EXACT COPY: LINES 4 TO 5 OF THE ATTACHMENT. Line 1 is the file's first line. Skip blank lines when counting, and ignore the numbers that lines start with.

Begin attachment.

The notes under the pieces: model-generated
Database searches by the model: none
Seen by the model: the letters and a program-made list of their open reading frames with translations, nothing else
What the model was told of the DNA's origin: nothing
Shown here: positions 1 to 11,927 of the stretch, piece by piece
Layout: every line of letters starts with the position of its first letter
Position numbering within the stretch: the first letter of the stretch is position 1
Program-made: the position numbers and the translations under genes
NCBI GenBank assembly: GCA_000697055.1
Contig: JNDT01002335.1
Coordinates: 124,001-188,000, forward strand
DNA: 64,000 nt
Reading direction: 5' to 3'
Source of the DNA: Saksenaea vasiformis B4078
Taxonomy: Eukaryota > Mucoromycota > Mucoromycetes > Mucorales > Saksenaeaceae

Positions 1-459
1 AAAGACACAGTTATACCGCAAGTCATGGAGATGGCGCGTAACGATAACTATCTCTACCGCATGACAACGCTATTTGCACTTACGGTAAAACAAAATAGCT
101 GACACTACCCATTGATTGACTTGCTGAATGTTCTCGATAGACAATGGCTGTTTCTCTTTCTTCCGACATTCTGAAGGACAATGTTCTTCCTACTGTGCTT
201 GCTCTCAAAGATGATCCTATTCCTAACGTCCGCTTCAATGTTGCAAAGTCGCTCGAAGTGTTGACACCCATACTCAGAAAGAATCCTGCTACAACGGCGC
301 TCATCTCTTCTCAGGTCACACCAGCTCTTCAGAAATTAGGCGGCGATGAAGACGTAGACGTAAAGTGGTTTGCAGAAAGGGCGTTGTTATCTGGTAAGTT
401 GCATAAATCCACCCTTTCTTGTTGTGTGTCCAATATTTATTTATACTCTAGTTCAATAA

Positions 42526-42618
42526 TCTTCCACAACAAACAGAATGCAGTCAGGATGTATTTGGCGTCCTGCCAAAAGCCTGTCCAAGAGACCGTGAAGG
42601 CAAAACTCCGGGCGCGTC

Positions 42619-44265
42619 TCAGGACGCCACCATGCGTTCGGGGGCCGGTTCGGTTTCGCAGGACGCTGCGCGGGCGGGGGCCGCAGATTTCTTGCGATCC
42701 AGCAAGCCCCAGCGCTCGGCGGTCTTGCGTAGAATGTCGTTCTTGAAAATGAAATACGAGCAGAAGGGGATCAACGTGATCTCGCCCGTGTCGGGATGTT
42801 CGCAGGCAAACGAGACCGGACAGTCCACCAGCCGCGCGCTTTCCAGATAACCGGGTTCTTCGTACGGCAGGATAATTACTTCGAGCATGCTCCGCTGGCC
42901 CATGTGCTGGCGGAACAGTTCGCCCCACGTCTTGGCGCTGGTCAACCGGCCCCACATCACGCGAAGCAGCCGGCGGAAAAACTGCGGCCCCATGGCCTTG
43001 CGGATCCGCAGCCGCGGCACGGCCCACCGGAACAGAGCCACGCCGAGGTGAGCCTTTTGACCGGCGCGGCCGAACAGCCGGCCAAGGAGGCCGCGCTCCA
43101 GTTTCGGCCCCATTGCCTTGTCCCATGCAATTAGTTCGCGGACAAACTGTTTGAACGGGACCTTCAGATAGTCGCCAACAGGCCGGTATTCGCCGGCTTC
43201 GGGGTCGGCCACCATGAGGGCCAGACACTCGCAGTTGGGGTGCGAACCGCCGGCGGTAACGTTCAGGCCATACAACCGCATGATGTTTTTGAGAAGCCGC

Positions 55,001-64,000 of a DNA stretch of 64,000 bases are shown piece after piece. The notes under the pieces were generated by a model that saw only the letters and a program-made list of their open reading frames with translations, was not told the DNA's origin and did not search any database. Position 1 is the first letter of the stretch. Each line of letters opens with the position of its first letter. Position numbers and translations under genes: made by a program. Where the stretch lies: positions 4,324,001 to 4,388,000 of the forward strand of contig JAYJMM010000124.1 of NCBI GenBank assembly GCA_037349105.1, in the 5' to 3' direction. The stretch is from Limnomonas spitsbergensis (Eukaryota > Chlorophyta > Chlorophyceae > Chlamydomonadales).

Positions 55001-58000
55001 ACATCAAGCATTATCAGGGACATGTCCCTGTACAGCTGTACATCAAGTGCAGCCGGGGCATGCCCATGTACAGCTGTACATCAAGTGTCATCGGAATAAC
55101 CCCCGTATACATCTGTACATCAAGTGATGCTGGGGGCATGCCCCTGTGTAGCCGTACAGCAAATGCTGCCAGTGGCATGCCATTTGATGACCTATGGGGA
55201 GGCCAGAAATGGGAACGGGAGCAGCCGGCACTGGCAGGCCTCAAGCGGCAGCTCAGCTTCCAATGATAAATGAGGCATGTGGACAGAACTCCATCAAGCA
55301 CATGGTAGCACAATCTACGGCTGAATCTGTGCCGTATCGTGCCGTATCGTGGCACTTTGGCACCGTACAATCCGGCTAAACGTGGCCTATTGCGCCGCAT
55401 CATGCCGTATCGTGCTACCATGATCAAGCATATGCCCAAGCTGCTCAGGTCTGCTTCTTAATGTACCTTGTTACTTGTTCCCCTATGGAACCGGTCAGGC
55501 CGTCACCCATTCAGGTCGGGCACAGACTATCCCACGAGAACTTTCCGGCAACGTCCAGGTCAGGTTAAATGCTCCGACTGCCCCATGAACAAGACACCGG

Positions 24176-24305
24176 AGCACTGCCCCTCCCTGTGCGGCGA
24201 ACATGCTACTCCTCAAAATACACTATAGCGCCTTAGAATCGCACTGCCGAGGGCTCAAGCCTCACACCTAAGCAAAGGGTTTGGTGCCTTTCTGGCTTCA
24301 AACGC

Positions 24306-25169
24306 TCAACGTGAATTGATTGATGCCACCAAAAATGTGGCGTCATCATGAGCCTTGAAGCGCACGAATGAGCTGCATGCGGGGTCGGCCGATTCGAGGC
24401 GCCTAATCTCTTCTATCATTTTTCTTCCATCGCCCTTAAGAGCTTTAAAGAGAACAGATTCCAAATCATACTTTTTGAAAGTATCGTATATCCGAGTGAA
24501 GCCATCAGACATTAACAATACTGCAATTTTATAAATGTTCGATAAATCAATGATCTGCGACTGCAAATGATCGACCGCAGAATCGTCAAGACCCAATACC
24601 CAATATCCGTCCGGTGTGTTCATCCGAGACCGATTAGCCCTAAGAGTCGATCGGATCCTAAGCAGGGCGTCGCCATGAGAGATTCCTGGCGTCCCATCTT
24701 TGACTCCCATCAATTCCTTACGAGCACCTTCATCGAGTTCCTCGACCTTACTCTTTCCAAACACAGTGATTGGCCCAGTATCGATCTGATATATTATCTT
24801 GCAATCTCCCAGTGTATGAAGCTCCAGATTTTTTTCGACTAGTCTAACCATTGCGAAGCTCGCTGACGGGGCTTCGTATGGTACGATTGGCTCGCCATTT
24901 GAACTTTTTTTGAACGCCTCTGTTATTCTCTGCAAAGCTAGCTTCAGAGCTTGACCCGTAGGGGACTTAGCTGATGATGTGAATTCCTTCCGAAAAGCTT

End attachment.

What the model was told of the DNA's origin: nothing
Shown here: positions 1 to 11,927 of the stretch, piece by piece